I suffer from anxiety and depression and have done so for many years undiagnosed. One of the symptoms is an inability to remain focused on, or finish, certain tasks or projects, and for those who know me in the wargaming community, this has presented itself with dozens of half started armies, game systems and painting projects.
Here's a list of just some of those un-finished projects, reading lists or paint range swaps:
- Horus Heresy: Betrayal At Calth
- Horus Heresy: Burning Of Prospero
- Horus Heresy Black Library novels
- D&D: Castle Ravenloft
- D&D: Temple of Elemental Evil
- The Legend Of Drizzt novels
- Blood Bowl
- Warhammer Quest: Silver Tower
- Age Of Sigmar: starter set
- Age Of Sigmar: Sylvaneth
- Age Of Sigmar: Khorne
- Age Of Sigmar: Nurgle
- Age Of Sigmar: Tzeentch
- Age Of Sigmar: Death
- Age Of Sigmar: Destruction
- Age Of Sigmar: Ironjawz
- The Walking Dead: All Out War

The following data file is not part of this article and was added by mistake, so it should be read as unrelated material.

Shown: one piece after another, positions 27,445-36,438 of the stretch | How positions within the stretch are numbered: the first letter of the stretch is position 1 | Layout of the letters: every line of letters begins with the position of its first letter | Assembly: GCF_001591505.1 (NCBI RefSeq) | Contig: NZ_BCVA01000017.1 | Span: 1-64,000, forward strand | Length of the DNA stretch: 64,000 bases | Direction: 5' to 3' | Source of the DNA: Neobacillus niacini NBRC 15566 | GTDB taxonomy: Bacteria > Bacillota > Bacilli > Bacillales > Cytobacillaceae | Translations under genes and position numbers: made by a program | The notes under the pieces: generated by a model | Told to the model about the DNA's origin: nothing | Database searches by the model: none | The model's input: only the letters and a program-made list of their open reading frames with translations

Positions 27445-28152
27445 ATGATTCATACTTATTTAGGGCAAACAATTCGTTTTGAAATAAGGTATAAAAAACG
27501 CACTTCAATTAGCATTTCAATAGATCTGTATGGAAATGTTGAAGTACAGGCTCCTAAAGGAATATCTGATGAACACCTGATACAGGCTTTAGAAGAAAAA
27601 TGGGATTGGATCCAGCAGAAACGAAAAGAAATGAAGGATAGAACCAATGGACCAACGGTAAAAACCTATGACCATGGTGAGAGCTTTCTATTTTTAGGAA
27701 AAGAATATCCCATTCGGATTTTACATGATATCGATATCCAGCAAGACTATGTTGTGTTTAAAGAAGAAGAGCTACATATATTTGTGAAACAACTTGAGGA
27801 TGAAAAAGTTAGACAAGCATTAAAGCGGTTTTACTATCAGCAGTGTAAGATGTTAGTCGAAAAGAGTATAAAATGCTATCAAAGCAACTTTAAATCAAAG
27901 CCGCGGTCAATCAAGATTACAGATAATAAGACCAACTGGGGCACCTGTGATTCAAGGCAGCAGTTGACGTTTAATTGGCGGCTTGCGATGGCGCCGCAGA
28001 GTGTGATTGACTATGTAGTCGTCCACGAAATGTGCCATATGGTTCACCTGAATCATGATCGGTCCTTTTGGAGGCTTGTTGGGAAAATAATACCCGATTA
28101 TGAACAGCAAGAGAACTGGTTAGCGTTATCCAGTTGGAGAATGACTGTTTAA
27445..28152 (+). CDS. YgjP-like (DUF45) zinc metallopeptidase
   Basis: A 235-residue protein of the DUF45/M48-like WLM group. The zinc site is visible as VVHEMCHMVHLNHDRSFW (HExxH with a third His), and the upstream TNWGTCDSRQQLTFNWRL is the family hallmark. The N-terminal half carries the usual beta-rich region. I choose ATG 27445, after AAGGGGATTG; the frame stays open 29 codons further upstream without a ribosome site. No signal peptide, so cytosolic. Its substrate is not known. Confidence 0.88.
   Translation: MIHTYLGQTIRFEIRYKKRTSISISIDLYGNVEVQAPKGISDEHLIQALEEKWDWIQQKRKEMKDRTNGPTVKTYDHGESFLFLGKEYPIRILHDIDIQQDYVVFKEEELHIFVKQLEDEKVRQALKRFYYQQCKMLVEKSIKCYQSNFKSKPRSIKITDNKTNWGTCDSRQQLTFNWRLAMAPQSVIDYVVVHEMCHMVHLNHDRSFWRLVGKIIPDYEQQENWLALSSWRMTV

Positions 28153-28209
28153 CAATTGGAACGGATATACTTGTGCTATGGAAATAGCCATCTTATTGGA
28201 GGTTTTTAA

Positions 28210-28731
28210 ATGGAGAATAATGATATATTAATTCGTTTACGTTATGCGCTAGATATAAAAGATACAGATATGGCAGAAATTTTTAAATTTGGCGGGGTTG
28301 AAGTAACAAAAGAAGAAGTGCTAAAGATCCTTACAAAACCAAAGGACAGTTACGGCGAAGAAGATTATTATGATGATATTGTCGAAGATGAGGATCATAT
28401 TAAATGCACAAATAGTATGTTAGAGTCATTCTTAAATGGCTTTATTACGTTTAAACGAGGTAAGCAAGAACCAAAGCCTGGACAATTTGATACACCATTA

- Project Z
- Zombicide: Black Plague
- Army Painter
- Foundry Paints
- Vallejo Game Colour
- Star Wars Legion
- Various Star Wars novels
That's just a small sample. Scary, isn't it? Just think of all those models bought, half-assed started and then sold on - yes; everything on that list (with the exception of the D&D Drizzt novels) got sold - some multiple times. I dread to think how much money was wasted there.
But even worse, how much energy was wasted? How much time?
I've always prided myself on how organised I am. I have spreadsheets for everything at work, and for home as well - checklists to keep me focused each day with daily tasks, reminders and tick boxes for when it's complete. So when I see all these unfinished, some not even properly started projects, it's very disappointing.
And recently, after doing really well I've started to suffer a setback with my condition, one that I can now recognise for what it is: depression. Instead of happily getting about my hobby projects, I've been wasting time and energy again browsing the 'net and checking out possible new games to get. Aliens Vs Predators; Blood Bowl (again); Warhammer 40'000; the list goes on.
But what is good is that I did recognise the signs and could do something about it.
This website will chart that progress with all its ups and downs (and I'm editing this post nearly nine months to the day later - there were lots of downs I'm sorry to say).